our coasts. What they did was to plant in every
American's heart the desire and determination to
keep the war "over there" and not let up an ounce
of fighting energy until the war has been brought
to the Rhine and from there carried to the throne
of the imperial personification of frightfulness in
Potsdam.
U-boats have sunk unarmed merchantmen near our
porta. They may sink more of them. By the time
this is read they may have fired shells into an
American port. In so doing they do more to arouse
the fighting blood of Americans than a million ora
tonfcoiild hope to do.
The sound of a German bomb bursting on this
l3R
Hohenzollern. It makes us want to fight. If we
had heard these bombs over there earlier more oi'
us would be "oVer there" this minute fighting the
world's great fight against your hordes of brutalized
soldiers.
The more American ships you destroy, the'more
we will build!
The more of our food you sink, the more we will
grow and savell
The more you try. to frighten us, the more we will
fight!
THE POSITIVE AMERICAN
To be merely American is not enough. One must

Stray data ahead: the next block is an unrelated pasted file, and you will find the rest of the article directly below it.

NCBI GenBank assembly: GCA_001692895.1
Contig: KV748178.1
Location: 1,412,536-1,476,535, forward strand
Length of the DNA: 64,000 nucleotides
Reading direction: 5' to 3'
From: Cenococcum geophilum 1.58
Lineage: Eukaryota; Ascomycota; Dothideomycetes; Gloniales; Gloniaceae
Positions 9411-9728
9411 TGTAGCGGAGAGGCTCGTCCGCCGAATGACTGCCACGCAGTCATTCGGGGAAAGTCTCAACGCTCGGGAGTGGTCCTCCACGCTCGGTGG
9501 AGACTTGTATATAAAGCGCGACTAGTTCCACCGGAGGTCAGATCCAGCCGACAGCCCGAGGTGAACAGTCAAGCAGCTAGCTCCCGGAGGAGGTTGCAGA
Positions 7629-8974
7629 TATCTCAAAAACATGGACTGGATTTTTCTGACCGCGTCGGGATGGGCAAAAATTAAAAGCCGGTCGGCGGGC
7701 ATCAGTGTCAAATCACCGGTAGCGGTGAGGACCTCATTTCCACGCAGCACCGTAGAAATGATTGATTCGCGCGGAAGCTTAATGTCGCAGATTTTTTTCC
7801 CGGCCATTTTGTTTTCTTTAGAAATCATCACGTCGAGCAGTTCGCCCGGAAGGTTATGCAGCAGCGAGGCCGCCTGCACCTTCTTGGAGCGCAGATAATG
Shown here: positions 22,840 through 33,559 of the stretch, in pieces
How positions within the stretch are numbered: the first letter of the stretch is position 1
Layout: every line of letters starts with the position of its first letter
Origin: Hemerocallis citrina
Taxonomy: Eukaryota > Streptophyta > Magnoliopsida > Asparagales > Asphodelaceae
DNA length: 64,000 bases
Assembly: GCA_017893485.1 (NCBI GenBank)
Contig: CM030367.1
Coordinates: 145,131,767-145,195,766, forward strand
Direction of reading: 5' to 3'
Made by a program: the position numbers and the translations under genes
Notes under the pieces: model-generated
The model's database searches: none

be a positive American.
It isn't sufficient to be anti-German. One must
need "he pro-American, to be a real Americari.
The other day a professor of a Missouri German
university in an address to an audience of German
origin, insisted that to be merely negatively loyal
and obedient to the laws was not enough they must
be spontaneous and unreserved in the expression of
devotion to America as their only country.
Negative Americanism, if it may be called that,
is 50 per cent anti-Americanism. It isn't a help in
winning the war, and may be a hindrance.
STRAW PROFITEERS
"Fact that million young men in U. S. will this
summer wear soldiers' headgear rather than straw
hats will not disturb straw hat industry, tariff com­
mission says... Decrease in sales will be compen­
sated by higrer prices for women's hats of more
expensive material arid more intricate patterns."
This from a Washington, newspaper, that ought to
know what it's talking about.
Oh, ye Gods!! After a whole year of the war this
is the kind of economy that th^y are still discussing
seriously down east! If a lot of those same young
men get themselves gassed, and then buried over in
Europe, Will undertakers here begin putting out